"Craaack"

Our resident columnist is Cranky, and it ain't pretty. <b>Charles Chiccoa</b> looks back painfully at the Washington State loss, agonizing over what could have been...

That sound you hear is the Bruin Nation splitting apart once again.  And if the worst happens in the next two games, this time it may just be definitive.  Certainly the odds-makers (and your intuition) leads you to believe there will be little relief for the Bruins' congenital late season woes.  There have been warning shocks all along the way ever since Black Saturday in Miami: all the SC losses, the two home-field, one-point losses to Oregon, the disaster at Cal and the 27-48 home field whipping by Washington State in '02, then the hiring of a "sleeper" head coach, the Silicon Valley loss to Fresno St., the fourth quarter choke in Tempe and now this, the fourth straight loss to Wazzu.  This last crack was plain to see just as soon as Drew Olson's three-yard Hail Mary fell to the ground on Saturday.  Imagine how different things would've been had the Bruins converted that play, then won in overtime. (The Wazzu guys on the telecast wondered why the Bruins didn't line up on the left hash if they were going to roll Olson right, thereby giving him more field to work with.  Makes sense to me.)  And how many of you had faith that Olson would lead his team to the touchdown, then convert the two-pointer?  One maybe… but both?  And even the touchdown was a fluke, as the pass was obviously intended for Joe Cowan until Manuel White stole it with his one handed "pick."

Look, the criticism of Olson is not entirely due to his poor to mediocre play; it's the sad fact that this kid, due to circumstances, has started three years in a row and will likely turn into a four-year starter.  And that's following hard on the heels of the Cory Paus era.  That's six consecutive years (with the possibility of a seventh) of the quarterback blues.  That's a lot to endure.  No wonder the natives are restless and a bit unruly.  I'm sorry but this whole business about the etiquette of booing is beside the point.  A certain amount of fans, in any stadium, are merely human, and when a team craters like the Bruins appear to be doing, they can't help themselves.   You and I, of course, are above such thoughtless vulgarity.  You and I, of course, are aware that booing the coaching staff, and/or particular players, could be misunderstood by other innocent parties, could perhaps even affect prospective "program-saving" recruits in attendance.  But some people can no more help themselves from letting out a good, lung-splitting, primal boo than my ol' Dad could keep from passing wind in his dotage.  For some it's a reflex, pure and simple, and lecturing them about bad form is as futile as spitting in a hurricane.  The same principle holds true for fan message boards (including BRO) which are the heart and soul of every college sports website.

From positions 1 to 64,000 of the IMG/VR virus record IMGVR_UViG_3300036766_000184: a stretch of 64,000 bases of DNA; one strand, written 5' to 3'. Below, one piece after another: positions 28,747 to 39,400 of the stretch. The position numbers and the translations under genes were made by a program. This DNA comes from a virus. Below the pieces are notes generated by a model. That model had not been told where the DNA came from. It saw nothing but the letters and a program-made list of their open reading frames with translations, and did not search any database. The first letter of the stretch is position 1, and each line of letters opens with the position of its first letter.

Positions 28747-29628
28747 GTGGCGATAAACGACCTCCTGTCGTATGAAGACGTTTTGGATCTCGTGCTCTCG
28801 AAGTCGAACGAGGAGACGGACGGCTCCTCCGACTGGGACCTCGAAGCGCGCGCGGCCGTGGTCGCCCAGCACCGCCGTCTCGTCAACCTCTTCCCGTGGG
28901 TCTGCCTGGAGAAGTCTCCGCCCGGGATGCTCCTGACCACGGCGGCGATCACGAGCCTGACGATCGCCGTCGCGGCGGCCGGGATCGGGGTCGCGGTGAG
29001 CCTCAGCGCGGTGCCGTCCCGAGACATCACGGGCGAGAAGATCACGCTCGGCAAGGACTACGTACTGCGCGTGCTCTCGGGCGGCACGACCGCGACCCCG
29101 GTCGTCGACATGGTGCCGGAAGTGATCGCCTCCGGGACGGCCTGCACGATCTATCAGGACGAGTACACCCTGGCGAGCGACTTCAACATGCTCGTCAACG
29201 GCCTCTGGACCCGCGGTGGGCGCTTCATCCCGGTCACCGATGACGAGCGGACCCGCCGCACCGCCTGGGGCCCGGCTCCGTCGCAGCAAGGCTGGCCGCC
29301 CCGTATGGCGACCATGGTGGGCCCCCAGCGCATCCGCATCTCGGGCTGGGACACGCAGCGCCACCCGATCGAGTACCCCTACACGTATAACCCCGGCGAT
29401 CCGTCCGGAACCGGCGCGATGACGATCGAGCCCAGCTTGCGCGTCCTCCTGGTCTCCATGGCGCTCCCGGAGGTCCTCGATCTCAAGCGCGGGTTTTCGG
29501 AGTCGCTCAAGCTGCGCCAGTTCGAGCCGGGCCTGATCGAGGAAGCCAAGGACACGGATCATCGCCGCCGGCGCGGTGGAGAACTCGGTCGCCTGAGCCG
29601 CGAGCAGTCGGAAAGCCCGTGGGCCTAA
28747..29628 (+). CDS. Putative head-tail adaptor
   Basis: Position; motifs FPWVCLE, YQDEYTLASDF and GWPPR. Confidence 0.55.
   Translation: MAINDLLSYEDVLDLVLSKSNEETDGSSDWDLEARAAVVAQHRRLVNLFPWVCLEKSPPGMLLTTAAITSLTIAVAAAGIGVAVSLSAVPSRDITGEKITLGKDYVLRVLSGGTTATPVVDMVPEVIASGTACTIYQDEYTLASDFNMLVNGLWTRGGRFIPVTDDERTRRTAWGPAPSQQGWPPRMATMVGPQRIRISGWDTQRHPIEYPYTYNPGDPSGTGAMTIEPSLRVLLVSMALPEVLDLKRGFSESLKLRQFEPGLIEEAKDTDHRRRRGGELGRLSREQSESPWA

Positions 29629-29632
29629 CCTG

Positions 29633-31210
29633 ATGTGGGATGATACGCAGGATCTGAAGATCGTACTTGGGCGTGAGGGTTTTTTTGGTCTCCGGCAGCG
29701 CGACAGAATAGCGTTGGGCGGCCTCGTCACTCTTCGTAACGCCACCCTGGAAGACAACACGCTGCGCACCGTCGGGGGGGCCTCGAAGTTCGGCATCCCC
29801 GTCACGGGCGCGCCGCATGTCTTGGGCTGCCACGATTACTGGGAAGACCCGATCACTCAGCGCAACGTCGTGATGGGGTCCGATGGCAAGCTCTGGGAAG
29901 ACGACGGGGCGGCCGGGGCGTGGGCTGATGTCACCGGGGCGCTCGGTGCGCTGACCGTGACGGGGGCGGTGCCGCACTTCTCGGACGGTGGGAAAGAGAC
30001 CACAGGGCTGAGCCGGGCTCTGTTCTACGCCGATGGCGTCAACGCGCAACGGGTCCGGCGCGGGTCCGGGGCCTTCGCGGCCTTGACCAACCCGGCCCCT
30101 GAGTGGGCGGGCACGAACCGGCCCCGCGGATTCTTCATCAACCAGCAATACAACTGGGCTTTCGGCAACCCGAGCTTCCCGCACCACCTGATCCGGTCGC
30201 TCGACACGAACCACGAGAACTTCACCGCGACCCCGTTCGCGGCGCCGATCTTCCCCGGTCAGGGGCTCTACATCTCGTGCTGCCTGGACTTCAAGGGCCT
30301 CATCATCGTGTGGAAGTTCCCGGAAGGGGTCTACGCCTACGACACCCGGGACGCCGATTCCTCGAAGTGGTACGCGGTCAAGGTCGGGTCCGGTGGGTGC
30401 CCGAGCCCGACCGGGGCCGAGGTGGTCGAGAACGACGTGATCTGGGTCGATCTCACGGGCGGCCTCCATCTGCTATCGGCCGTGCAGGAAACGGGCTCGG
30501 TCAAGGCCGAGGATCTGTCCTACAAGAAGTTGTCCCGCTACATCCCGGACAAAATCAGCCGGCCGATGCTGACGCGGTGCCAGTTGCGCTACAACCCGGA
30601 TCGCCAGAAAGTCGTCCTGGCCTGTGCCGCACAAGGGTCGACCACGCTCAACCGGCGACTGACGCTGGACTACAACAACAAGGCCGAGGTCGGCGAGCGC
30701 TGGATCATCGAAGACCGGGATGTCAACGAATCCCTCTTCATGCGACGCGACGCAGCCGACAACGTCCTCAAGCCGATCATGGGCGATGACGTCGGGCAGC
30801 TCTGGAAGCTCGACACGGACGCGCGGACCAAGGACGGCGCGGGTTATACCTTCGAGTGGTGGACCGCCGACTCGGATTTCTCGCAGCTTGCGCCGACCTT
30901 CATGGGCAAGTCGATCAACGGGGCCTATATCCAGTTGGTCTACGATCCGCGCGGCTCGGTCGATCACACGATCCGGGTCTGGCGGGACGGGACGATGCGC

And, anyway, Olson isn't the heart of the problem; it's the defense and we all know it.  You may say the players really are that bad; I don't think so, but you may say it… and you may be right.  But if you can't find an adequate unit for your front four, why run four (or more) other guys onto the field whom you believe aren't even as good as your starters?  In other words, why those infernal hockey line changes?  If you're worried about poor conditioning, give this or that guy a blow when necessary… but yanking off the first string at the beginning of the second quarter, then running these line changes and other substitutions in and out, almost randomly, has certainly not proved helpful.  Kevin Brown and C.J. Niusulu are certainly your best defensive tackles; Brigham Harwell, Justin Hickman and Bruce Davis are probably your best defensive ends.  Why not find another tackle, rotate him into the D line and keep the rest of your subs for hot weather and desperation time?  Why so many minutes for such small production?  And has Kyle Morgan made a tackle lately?